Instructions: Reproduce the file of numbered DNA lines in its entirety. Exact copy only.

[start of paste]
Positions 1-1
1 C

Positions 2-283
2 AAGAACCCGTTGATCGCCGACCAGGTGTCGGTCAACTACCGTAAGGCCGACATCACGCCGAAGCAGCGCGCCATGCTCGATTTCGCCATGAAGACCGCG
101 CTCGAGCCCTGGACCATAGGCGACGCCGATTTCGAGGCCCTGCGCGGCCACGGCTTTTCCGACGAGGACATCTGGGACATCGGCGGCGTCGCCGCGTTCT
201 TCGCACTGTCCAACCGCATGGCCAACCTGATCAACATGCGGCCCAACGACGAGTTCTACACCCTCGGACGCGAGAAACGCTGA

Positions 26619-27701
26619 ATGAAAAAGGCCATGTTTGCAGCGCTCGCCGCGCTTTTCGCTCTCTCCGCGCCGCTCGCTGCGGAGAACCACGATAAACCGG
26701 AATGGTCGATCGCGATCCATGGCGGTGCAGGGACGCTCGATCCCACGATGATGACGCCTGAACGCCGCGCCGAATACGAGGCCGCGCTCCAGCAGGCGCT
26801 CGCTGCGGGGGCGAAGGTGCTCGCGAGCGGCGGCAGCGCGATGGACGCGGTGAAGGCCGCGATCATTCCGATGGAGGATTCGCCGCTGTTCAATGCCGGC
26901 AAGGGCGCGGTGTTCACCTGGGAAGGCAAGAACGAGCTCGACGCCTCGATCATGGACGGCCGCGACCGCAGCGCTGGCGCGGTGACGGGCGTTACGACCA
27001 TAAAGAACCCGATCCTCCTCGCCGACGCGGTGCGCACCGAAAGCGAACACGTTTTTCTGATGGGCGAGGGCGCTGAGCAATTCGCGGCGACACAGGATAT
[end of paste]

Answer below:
Positions 1-1
1 C

Positions 2-283
2 AAGAACCCGTTGATCGCCGACCAGGTGTCGGTCAACTACCGTAAGGCCGACATCACGCCGAAGCAGCGCGCCATGCTCGATTTCGCCATGAAGACCGCG
101 CTCGAGCCCTGGACCATAGGCGACGCCGATTTCGAGGCCCTGCGCGGCCACGGCTTTTCCGACGAGGACATCTGGGACATCGGCGGCGTCGCCGCGTTCT
201 TCGCACTGTCCAACCGCATGGCCAACCTGATCAACATGCGGCCCAACGACGAGTTCTACACCCTCGGACGCGAGAAACGCTGA

Positions 26619-27701
26619 ATGAAAAAGGCCATGTTTGCAGCGCTCGCCGCGCTTTTCGCTCTCTCCGCGCCGCTCGCTGCGGAGAACCACGATAAACCGG
26701 AATGGTCGATCGCGATCCATGGCGGTGCAGGGACGCTCGATCCCACGATGATGACGCCTGAACGCCGCGCCGAATACGAGGCCGCGCTCCAGCAGGCGCT
26801 CGCTGCGGGGGCGAAGGTGCTCGCGAGCGGCGGCAGCGCGATGGACGCGGTGAAGGCCGCGATCATTCCGATGGAGGATTCGCCGCTGTTCAATGCCGGC
26901 AAGGGCGCGGTGTTCACCTGGGAAGGCAAGAACGAGCTCGACGCCTCGATCATGGACGGCCGCGACCGCAGCGCTGGCGCGGTGACGGGCGTTACGACCA
27001 TAAAGAACCCGATCCTCCTCGCCGACGCGGTGCGCACCGAAAGCGAACACGTTTTTCTGATGGGCGAGGGCGCTGAGCAATTCGCGGCGACACAGGATAT